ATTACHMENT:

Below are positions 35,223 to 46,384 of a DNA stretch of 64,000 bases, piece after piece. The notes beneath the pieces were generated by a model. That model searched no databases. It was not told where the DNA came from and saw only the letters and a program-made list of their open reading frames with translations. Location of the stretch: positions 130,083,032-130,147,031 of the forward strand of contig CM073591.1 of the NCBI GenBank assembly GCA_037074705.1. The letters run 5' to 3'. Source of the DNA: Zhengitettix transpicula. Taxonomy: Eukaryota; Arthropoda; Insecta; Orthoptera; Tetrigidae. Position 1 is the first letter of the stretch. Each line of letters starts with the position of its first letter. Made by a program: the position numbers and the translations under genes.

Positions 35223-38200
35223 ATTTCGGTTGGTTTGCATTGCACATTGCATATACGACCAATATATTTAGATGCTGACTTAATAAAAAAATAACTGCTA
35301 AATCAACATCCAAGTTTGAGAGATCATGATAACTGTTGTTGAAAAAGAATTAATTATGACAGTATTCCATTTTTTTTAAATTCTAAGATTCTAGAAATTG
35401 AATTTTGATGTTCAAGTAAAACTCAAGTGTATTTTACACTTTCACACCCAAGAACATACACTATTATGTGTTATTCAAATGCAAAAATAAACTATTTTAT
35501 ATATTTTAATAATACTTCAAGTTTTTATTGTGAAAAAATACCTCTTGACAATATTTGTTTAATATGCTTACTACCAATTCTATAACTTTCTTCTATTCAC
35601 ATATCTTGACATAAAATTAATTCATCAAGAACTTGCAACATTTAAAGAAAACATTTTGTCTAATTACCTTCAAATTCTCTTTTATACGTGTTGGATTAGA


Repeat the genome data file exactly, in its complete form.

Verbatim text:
Below are positions 35,223 to 46,384 of a DNA stretch of 64,000 bases, piece after piece. The notes beneath the pieces were generated by a model. That model searched no databases. It was not told where the DNA came from and saw only the letters and a program-made list of their open reading frames with translations. Location of the stretch: positions 130,083,032-130,147,031 of the forward strand of contig CM073591.1 of the NCBI GenBank assembly GCA_037074705.1. The letters run 5' to 3'. Source of the DNA: Zhengitettix transpicula. Taxonomy: Eukaryota; Arthropoda; Insecta; Orthoptera; Tetrigidae. Position 1 is the first letter of the stretch. Each line of letters starts with the position of its first letter. Made by a program: the position numbers and the translations under genes.

Positions 35223-38200
35223 ATTTCGGTTGGTTTGCATTGCACATTGCATATACGACCAATATATTTAGATGCTGACTTAATAAAAAAATAACTGCTA
35301 AATCAACATCCAAGTTTGAGAGATCATGATAACTGTTGTTGAAAAAGAATTAATTATGACAGTATTCCATTTTTTTTAAATTCTAAGATTCTAGAAATTG
35401 AATTTTGATGTTCAAGTAAAACTCAAGTGTATTTTACACTTTCACACCCAAGAACATACACTATTATGTGTTATTCAAATGCAAAAATAAACTATTTTAT
35501 ATATTTTAATAATACTTCAAGTTTTTATTGTGAAAAAATACCTCTTGACAATATTTGTTTAATATGCTTACTACCAATTCTATAACTTTCTTCTATTCAC
35601 ATATCTTGACATAAAATTAATTCATCAAGAACTTGCAACATTTAAAGAAAACATTTTGTCTAATTACCTTCAAATTCTCTTTTATACGTGTTGGATTAGA